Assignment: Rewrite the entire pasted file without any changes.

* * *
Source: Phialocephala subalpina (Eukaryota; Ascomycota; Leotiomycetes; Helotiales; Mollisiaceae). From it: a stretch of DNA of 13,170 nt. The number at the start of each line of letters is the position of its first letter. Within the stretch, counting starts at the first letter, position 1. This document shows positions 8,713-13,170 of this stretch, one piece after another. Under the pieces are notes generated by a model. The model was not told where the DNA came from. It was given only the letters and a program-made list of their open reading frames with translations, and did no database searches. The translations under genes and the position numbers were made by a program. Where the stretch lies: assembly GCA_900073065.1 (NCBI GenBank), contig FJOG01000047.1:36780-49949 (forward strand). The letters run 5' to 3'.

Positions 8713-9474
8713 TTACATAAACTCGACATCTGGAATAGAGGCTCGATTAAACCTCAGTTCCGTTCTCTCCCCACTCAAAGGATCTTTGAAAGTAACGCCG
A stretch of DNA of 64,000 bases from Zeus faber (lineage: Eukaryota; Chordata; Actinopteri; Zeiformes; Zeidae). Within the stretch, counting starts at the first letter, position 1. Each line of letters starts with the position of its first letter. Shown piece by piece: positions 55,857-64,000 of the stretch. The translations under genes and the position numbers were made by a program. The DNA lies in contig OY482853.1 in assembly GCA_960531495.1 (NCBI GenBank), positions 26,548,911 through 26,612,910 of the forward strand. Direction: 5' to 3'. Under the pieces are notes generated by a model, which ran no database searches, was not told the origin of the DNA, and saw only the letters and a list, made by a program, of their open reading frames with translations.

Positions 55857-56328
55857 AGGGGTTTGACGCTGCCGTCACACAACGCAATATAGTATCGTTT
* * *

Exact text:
Source: Phialocephala subalpina (Eukaryota; Ascomycota; Leotiomycetes; Helotiales; Mollisiaceae). From it: a stretch of DNA of 13,170 nt. The number at the start of each line of letters is the position of its first letter. Within the stretch, counting starts at the first letter, position 1. This document shows positions 8,713-13,170 of this stretch, one piece after another. Under the pieces are notes generated by a model. The model was not told where the DNA came from. It was given only the letters and a program-made list of their open reading frames with translations, and did no database searches. The translations under genes and the position numbers were made by a program. Where the stretch lies: assembly GCA_900073065.1 (NCBI GenBank), contig FJOG01000047.1:36780-49949 (forward strand). The letters run 5' to 3'.

Positions 8713-9474
8713 TTACATAAACTCGACATCTGGAATAGAGGCTCGATTAAACCTCAGTTCCGTTCTCTCCCCACTCAAAGGATCTTTGAAAGTAACGCCG
A stretch of DNA of 64,000 bases from Zeus faber (lineage: Eukaryota; Chordata; Actinopteri; Zeiformes; Zeidae). Within the stretch, counting starts at the first letter, position 1. Each line of letters starts with the position of its first letter. Shown piece by piece: positions 55,857-64,000 of the stretch. The translations under genes and the position numbers were made by a program. The DNA lies in contig OY482853.1 in assembly GCA_960531495.1 (NCBI GenBank), positions 26,548,911 through 26,612,910 of the forward strand. Direction: 5' to 3'. Under the pieces are notes generated by a model, which ran no database searches, was not told the origin of the DNA, and saw only the letters and a list, made by a program, of their open reading frames with translations.

Positions 55857-56328
55857 AGGGGTTTGACGCTGCCGTCACACAACGCAATATAGTATCGTTT